Puerto Rico has been a United States territory since 1898. Since then, the island has remained in an ill-defined relationship with the United States, lacking autonomy and sovereignty. The Supreme Court and Congress have been the primary agents dealing with Puerto Rico's territorial trajectory. While the island has faced many setbacks throughout the years, this thesis asserts that the zenith in autonomy and sovereignty was reached in the 1950s, after two key legislative developments. This set forth an experiment in territorial administration. But the experiment was abandoned and closed in 2016, after two Supreme Court decisions and an Act of Congress sent Puerto Rico—the experiment—in retrograde motion. This thesis explores Puerto Rico's politico-legal developments, with a focus on the 1950s and 2016.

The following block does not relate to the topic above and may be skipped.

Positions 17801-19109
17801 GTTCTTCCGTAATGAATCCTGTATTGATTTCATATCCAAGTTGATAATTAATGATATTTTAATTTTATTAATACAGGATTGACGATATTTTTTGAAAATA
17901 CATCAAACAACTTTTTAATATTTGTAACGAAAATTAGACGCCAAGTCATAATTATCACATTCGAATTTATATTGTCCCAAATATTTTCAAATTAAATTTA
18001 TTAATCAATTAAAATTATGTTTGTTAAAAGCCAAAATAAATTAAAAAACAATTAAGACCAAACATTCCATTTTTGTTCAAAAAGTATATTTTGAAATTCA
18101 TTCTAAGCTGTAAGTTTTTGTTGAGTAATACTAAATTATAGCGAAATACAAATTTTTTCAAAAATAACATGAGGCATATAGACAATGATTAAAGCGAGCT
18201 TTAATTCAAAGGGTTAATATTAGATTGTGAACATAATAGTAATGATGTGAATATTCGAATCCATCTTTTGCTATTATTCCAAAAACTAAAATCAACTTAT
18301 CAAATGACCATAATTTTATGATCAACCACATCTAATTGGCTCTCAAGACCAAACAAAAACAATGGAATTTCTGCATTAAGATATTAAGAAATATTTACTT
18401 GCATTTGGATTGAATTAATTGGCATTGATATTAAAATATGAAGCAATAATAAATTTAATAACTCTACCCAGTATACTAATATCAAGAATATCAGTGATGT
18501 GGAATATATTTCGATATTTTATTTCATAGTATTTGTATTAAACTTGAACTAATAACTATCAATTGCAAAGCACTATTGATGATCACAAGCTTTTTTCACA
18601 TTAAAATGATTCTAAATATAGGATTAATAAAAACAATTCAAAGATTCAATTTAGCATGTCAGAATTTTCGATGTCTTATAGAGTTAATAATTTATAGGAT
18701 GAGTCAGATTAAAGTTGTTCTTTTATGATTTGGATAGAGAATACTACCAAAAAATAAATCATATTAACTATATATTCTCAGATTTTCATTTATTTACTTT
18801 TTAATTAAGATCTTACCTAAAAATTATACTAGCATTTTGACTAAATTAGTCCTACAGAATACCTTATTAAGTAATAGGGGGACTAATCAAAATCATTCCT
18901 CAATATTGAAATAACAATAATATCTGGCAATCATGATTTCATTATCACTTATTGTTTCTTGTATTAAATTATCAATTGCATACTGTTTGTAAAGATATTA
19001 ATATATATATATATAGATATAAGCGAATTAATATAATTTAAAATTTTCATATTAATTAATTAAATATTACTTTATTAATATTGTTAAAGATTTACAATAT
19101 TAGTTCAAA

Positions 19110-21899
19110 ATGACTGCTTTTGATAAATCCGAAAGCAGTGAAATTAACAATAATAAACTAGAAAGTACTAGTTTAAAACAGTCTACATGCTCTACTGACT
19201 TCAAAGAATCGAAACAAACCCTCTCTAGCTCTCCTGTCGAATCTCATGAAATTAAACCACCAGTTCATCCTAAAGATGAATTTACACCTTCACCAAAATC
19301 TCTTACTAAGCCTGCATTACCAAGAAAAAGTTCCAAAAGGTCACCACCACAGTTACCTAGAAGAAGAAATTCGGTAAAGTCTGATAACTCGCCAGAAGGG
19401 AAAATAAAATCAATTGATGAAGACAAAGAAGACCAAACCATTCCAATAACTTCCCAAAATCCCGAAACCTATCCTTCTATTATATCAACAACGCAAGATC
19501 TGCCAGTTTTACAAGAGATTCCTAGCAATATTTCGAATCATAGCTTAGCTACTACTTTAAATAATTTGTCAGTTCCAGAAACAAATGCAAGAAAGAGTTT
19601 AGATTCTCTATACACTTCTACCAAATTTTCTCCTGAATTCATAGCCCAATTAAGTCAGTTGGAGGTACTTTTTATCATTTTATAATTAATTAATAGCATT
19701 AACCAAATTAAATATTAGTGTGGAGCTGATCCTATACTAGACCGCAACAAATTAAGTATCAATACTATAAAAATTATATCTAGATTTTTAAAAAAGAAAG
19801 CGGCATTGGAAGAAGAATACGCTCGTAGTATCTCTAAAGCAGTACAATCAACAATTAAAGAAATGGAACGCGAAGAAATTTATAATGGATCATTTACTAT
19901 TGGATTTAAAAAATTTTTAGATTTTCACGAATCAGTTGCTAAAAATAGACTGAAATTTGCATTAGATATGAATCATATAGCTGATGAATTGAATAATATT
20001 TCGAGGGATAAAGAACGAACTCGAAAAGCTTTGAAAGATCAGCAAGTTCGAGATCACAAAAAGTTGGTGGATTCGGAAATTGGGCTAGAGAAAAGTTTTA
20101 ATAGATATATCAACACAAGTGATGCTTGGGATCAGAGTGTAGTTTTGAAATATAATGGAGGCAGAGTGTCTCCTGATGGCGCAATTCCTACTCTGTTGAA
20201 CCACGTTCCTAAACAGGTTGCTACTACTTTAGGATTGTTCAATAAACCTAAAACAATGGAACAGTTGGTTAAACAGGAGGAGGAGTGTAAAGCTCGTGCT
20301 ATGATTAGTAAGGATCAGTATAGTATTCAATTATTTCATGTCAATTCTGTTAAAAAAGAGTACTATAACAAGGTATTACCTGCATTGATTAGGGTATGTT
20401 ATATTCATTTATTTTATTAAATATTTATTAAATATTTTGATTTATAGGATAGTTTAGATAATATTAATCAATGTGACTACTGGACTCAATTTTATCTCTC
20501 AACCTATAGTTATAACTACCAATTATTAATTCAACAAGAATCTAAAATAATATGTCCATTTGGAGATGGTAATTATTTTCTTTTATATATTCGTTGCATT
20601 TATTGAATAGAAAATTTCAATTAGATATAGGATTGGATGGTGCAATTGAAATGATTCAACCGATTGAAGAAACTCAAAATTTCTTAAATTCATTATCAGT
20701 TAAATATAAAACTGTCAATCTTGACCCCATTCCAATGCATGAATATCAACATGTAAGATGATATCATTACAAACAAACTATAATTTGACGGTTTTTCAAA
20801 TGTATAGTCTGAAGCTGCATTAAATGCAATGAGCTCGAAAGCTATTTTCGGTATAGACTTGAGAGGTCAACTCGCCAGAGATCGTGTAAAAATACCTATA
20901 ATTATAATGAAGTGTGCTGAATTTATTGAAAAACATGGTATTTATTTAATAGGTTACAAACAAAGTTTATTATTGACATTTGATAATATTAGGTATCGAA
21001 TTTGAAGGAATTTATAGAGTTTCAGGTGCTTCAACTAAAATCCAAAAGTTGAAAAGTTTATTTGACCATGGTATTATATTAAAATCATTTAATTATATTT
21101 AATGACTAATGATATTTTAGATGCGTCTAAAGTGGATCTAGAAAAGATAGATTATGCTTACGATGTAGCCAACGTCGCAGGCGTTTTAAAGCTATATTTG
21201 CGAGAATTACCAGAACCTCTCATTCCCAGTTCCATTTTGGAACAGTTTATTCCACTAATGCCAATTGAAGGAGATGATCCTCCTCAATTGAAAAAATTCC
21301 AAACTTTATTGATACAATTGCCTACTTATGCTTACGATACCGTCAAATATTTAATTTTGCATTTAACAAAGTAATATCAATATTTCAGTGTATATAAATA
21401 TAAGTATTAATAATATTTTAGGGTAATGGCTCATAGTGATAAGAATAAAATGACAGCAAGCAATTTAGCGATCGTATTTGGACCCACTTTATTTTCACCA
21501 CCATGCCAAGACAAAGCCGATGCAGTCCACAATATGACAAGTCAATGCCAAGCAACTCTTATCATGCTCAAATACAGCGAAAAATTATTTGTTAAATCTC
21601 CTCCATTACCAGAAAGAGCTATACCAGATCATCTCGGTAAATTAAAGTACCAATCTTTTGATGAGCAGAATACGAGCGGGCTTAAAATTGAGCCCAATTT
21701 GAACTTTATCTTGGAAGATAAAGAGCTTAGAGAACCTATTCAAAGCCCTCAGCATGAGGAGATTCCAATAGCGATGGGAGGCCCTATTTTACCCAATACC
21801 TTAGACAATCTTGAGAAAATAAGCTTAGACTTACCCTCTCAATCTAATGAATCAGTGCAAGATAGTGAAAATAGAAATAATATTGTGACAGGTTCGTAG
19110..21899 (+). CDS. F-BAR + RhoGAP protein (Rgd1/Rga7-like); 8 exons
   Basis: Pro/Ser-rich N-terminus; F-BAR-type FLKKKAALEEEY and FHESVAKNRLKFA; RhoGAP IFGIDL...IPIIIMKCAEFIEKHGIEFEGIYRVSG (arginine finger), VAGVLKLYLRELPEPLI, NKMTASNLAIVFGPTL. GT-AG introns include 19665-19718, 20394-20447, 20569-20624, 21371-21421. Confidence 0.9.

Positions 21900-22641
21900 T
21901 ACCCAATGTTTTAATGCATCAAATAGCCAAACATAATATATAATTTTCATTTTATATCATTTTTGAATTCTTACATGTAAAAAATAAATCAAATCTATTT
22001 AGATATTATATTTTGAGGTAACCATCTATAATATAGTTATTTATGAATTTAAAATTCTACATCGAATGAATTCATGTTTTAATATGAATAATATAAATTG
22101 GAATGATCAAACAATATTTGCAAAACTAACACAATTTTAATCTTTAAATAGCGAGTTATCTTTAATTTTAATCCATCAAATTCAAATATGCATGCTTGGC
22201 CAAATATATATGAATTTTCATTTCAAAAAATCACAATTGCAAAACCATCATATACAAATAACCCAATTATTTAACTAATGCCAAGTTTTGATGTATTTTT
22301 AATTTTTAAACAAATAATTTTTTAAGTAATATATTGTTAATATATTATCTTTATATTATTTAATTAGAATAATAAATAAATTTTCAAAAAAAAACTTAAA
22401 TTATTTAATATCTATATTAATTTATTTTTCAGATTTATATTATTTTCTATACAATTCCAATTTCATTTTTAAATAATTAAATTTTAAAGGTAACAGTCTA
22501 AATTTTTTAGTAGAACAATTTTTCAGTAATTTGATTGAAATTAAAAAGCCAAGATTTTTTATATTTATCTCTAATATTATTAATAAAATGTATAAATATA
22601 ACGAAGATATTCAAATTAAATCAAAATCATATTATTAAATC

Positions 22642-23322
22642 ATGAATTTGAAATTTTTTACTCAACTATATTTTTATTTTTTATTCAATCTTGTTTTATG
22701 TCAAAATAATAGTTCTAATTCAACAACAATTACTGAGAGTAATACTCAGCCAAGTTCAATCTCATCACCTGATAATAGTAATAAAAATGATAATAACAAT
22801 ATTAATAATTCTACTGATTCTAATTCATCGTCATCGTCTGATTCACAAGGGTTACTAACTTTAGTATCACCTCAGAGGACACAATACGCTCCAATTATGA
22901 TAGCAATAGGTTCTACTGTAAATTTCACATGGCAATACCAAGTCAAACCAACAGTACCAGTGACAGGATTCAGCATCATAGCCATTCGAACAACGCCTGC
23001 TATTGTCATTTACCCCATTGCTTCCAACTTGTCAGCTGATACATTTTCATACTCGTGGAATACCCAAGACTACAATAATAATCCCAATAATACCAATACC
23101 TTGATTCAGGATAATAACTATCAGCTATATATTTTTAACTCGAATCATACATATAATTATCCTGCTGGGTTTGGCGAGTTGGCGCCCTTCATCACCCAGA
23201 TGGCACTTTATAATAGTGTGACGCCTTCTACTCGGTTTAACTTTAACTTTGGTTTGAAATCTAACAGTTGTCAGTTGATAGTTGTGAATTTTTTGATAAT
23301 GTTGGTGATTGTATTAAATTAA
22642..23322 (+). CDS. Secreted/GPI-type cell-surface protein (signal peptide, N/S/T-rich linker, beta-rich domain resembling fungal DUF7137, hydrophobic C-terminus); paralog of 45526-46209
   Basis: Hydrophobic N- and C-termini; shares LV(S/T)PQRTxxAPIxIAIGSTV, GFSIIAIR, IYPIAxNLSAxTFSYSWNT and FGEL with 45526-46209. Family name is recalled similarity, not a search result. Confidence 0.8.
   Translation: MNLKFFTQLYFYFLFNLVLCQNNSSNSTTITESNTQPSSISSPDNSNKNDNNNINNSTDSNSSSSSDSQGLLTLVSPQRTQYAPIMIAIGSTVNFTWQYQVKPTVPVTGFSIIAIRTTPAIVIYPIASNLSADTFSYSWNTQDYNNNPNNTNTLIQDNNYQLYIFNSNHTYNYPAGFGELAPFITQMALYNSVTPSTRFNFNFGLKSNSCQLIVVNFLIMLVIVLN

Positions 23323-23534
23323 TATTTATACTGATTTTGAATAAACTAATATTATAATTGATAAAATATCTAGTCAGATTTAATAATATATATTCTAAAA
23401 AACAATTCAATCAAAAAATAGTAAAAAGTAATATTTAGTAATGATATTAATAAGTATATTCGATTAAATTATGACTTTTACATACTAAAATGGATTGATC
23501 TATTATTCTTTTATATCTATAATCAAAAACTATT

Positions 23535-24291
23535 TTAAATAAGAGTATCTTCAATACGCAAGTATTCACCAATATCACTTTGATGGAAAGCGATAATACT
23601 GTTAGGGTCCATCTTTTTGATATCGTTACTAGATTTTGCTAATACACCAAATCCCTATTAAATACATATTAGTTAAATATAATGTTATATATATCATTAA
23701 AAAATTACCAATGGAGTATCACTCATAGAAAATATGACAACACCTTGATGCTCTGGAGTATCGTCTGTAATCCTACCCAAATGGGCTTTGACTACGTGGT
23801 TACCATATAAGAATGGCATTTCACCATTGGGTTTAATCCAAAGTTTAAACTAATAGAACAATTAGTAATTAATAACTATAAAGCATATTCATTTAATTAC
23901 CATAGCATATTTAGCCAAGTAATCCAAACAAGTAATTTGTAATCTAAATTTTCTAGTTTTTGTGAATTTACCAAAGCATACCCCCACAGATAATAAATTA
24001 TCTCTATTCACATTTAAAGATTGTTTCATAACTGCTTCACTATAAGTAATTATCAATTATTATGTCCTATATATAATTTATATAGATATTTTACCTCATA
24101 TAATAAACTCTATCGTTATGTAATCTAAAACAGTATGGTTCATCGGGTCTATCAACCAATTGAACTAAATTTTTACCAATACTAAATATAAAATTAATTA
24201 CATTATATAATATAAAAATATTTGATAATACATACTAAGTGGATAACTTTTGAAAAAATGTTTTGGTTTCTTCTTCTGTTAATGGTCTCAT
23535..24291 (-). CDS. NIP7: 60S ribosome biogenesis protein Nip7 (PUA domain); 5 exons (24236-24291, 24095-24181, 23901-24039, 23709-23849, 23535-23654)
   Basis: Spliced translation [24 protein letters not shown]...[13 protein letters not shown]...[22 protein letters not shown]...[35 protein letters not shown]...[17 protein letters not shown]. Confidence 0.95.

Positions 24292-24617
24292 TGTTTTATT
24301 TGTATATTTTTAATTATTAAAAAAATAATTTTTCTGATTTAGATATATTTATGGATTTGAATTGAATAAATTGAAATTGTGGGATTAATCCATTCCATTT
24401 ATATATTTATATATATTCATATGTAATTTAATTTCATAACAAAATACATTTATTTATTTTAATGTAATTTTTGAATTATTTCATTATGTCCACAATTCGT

Bachelor of Arts (B.A.)
College of Sciences
School of Politics, Security, and International Affairs
Political Science and Government; Pre-Law
Delgado Suárez, Sebastián J., "The Rise and Fall of Puerto Rico: How Politico-Legal Failures Led to an Experiment's Demise" (2021). Honors Undergraduate Theses. 1097.
Restricted to the UCF community until 12-1-2021; it will then be open access.